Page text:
China’s Gold Demand by Alasdair Macleod, Head of Research, GoldMoney
The China Gold Association this week released estimates for China’s “gold consumption” for 2013 at 1,176 tonnes. Furthermore the CGA reported China’s own gold production at 428 tonnes
The CGA’s figures were significantly less than recorded imports into China from Hong Kong. Instead, on my analysis, the CGA figures do not represent total demand, but presumably only that portion reported to it by its members at the retail level. The purpose of this article is to set the record straight.
There are very few figures coming out of China that you can rely upon, and this is particularly true of gold imports. Instead, you have to take what is available and apply a judicious mix of logic and deduction. Mainland China does not publish imports and exports. The only figures for gold supplied to the Chinese public are of gold delivered through the Shanghai Gold Exchange and out of their registered vaults, which for 2013 totalled 2,197 tonnes. Most of this I have reason to believe is imported, only some of which is through Hong Kong. And to think that gold is only imported through Hong Kong is a mistake.
Hong Kong releases import, export and re-export statistics monthly. Exports are goods and raw materials processed locally, and re-exports are imported materials and goods subsequently exported unaltered, such as gold bars to SGE specifications.
The table below shows my calculations for total Chinese and Hong Kong demand.
All gold that changes hands in China is meant to go through the SGE. However, mine output is thought to be bought up by the government, most probably directly from the mines bypassing the SGE. All circumstantial evidence including government policy towards physical gold tells us this is true. And it is naïve to think a communist government – any government for that matter – would route gold from mines it controls through the market, whatever the market “rules” are.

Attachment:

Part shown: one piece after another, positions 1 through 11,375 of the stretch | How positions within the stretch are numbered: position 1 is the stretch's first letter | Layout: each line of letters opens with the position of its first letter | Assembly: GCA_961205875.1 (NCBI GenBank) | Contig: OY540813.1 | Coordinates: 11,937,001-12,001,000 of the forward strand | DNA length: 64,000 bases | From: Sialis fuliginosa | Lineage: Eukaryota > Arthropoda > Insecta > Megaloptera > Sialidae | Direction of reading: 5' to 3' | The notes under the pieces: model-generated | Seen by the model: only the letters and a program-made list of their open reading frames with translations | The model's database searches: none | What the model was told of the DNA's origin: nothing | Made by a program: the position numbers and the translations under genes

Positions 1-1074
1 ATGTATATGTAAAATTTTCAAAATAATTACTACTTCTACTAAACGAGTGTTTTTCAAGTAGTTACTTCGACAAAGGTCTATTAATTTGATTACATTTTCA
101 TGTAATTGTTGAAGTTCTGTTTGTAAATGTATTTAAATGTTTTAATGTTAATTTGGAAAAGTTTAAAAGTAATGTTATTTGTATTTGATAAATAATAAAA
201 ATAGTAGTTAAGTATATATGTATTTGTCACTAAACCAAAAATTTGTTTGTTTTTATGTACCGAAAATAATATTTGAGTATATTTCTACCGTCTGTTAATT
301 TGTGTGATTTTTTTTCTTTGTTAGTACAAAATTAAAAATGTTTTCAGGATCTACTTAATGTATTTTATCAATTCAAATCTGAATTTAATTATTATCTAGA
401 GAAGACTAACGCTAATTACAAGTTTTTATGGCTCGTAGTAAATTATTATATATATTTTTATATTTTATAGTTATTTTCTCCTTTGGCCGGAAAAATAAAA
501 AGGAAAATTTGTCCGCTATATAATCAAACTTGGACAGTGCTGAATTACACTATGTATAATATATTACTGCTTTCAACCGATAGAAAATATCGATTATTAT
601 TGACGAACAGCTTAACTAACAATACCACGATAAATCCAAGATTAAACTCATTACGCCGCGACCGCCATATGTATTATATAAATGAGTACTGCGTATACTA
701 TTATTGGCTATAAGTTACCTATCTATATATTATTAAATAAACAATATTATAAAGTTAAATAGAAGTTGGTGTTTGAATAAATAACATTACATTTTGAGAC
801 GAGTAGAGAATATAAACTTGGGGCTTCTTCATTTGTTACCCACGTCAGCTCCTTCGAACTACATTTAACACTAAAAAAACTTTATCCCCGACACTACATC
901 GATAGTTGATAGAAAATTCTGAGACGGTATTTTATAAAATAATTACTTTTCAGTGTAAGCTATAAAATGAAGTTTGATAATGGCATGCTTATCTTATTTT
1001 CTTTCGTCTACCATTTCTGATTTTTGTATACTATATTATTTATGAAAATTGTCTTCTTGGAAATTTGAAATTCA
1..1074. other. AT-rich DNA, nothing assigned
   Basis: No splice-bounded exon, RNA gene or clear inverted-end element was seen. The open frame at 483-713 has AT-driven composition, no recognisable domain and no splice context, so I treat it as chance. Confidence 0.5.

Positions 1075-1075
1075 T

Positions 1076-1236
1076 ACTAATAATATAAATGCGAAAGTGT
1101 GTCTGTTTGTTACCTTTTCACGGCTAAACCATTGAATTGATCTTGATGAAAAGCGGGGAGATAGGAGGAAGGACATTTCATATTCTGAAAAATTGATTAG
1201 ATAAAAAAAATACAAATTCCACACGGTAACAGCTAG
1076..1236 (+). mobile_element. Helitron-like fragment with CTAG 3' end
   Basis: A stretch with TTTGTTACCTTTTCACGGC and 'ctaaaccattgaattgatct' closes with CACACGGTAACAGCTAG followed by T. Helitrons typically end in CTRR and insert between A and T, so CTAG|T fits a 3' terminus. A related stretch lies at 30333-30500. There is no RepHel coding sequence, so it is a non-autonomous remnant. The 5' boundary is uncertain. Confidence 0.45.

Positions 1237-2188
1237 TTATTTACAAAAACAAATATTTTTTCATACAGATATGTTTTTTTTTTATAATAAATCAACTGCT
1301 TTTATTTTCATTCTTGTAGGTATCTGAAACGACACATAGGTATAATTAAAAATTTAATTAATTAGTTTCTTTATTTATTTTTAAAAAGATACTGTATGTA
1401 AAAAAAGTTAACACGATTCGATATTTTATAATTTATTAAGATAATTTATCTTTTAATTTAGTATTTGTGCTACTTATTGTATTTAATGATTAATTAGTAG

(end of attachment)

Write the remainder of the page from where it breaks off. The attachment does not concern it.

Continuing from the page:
The SGE has a network of registered vaults. The definition of deliveries applies to gold withdrawn from the vaulting system, which is why deliveries equate to public demand. This is not to be confused with gold delivered between SGE member firms and kept within the vaulting system.
Bars withdrawn from SGE-registered vaults and subsequently sold back into the market are recast into new bars and are classed as scrap. At current prices, this supply is likely to have diminished from over four hundred tonnes annually to perhaps two or three hundred tonnes in 2013.
So of the 2,197 tonne total, assuming all mine supply bypasses the market into government hands and scrap is a few hundred tonnes, we can conclude that roughly 2,000 tonnes is imported into China’s Mainland, only some of which comes from Hong Kong.
Hong Kong’s exports of 211 tonnes to China are fabricated gold not destined for the SGE (see the table above). In addition there are 1,284 tonnes of re-exports, which we can assume are bars for onward delivery to the SGE so are included in the SGE delivery total. Hong Kong also imports gold from China (337 tonnes), most of which is sold as jewellery to Chinese visitors from the mainland avoiding Chinese sales taxes. Hong Kong also acts as a regional hub, exporting and re-exporting gold to Taiwan, Thailand, India etc., which in 2013 amounted to 54 and 93 tonnes respectively.
Total demand in China and Hong Kong adjusted for these factors is therefore the bottom-line figure of 2,668 tonnes. This does not include gold imported directly through Mainland China and gold not sold through the SGE. Furthermore, ultra-rich Chinese can buy gold outside China and there is no way this additional demand can be estimated. Nor can we estimate any gold bought in London and elsewhere by the Chinese government.
Lastly, these figures do not include the net 48.5 tonnes of gold coin imported into China via Hong Kong, which if included takes known gold demand up to 2,716.5 tonnes. This is easily more than double the Chinese Gold Association figure for “gold consumption”.
While we cannot pin down gold imports precisely, the monopoly market for physical gold in China allows us to accurately define public demand on the mainland. Together with Hong Kong trade figures we get a far more accurate picture than that given by any other means. It should be noted that even this approach misses the activities of the government itself and of the very rich able to bypass the system.
It is a pity this is not more widely appreciated by analysts in Western capital markets.
NOTES TO EDITOR
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